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Penn St. uses versatility to alleviate depth woes

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Barry Reeger | Tribune-Review
Penn State defensive coordinator Bob Shoop makes a point during the opening day of spring practice Monday, March 17, 2014, in University Park.

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Monday, Aug. 25, 2014, 9:15 p.m.

Some might suggest the depth issues Penn State faces are so daunting the only remedy is magic.

Nittany Lions coaches have their own way of creating an illusion — of extra players on the roster.

“Sometimes,” defensive coordinator Bob Shoop said, “when the perception is you might lack some depth, you've got to spread it out and make 14 guys appear like they're 22 guys.”

Your game-ready offensive linemen number just seven or eight? Lacking enough linebackers to create a two-deep at each spot?

Having several players capable at different positions alleviates the issue.

“Versatility and flexibility,” Shoop said, “show up in a lot of different ways.”

Shoop joined John Donovan (offensive) and Charles Huff (special teams) as coordinators Monday who expressed the importance of having players with a high degree of adaptability.

Shoop discussed how his ends and safeties can play outside linebacker, his cornerbacks are able to play nickel and dime and his safeties can play corner.

“Interchangeable parts,” Shoop said.

Donovan said the offensive staff takes pride in preparing tight ends to play both the “Y” (more traditional, short-route-running and blocking tight end) and the “F” (the increasingly-popular hybrid receiver).

Donovan also provided insight on how the Lions will deal with a thin and inexperienced line that coach James Franklin alluded to last week: Among the “starting five” (and top six, seven, etc.), many will be adept at playing multiple positions along the line.

“We've been cross-training guys,” Donovan said. “So if you have your five starting offensive linemen, and your sixth-best lineman is one of your backup tackles, but one of your guards gets a little nicked up or dinged up, then who you'll be able to put in that spot is the next-best guy. That's preferred to do than to have the next guard.”

Huff's versatility is one of sheer numbers. He said PSU has prepared more than the minimum number of players (or even double as many) to handle duties such as kick or punt coverage, or kick or punt return.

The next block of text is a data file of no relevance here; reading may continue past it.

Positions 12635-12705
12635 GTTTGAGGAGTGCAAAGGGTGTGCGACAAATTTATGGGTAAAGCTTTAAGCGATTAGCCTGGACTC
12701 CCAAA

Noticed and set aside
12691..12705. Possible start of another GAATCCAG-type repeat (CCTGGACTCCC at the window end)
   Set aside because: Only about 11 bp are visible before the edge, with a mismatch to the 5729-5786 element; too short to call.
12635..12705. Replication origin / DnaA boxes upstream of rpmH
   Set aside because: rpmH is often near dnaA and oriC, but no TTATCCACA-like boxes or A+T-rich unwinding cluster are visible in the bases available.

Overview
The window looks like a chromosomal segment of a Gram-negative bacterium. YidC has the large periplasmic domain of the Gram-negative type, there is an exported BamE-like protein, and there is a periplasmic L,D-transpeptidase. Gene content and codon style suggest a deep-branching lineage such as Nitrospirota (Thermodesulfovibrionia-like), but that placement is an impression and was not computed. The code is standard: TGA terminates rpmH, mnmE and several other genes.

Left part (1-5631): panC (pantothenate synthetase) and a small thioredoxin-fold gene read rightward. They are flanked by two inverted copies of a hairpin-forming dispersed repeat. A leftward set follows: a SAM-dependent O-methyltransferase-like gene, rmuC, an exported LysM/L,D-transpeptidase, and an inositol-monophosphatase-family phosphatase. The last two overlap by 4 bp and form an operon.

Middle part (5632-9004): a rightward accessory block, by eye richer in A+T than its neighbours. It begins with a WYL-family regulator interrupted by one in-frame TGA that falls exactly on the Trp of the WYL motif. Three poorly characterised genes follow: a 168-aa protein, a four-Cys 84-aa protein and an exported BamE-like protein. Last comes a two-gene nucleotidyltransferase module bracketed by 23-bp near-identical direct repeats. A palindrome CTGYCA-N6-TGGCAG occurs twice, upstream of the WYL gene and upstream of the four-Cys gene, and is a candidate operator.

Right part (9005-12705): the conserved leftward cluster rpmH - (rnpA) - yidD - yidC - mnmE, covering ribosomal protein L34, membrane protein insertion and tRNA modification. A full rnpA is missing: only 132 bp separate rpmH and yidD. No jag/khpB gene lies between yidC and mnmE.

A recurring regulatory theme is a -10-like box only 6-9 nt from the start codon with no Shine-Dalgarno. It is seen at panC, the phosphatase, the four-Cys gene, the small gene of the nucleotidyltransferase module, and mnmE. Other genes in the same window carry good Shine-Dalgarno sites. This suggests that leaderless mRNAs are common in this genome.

“We'd love to have as many guys as we can,” said Huff, who also is the Lions' running backs coach. “During the season, injuries and bumps and bruises occur, and guys get tired. We have enough guys so that way if something does happen, we're not locked in with, ‘These 11 guys play punt, these 11 guys are on kickoff, (and) these 11 guys are on kickoff return.'

“We did a very good job this summer and this camp at repping multiple guys on multiple positions.”

Notes: During his weekly radio show, Franklin named safety Marcus Allen, receivers Saeed Blacknall and Chris Godwin, linebackers Jason Cabinda and Troy Reeder, tight end Mike Gesicki and cornerback Grant Haley as true freshmen whom the Lions plan on playing against Central Florida in the opener Saturday. “That's pretty much it (barring injury),” Franklin said on his show. ... Huff said a starting punter has not been chosen from among freshman walk-ons Chris Gulla, Robby Liebel and Australian Daniel Pasquariello. “Right now, it's a dead heat,” Huff said. ... Donovan referred to running backs Bill Belton and Zach Zwinak as “1 and 1a,” said sophomore Akeel Lynch “prepared as if he was the starter” and also mentioned Blackhawk alum Cole Chiappialle at the position's depth chart. That would indicate freshmen Johnathan Thomas, Nick Scott and Mark Allen likely will redshirt.

Chris Adamski is a staff writer for Trib Total Media. Reach him at or via Twitter @C_AdamskiTrib.

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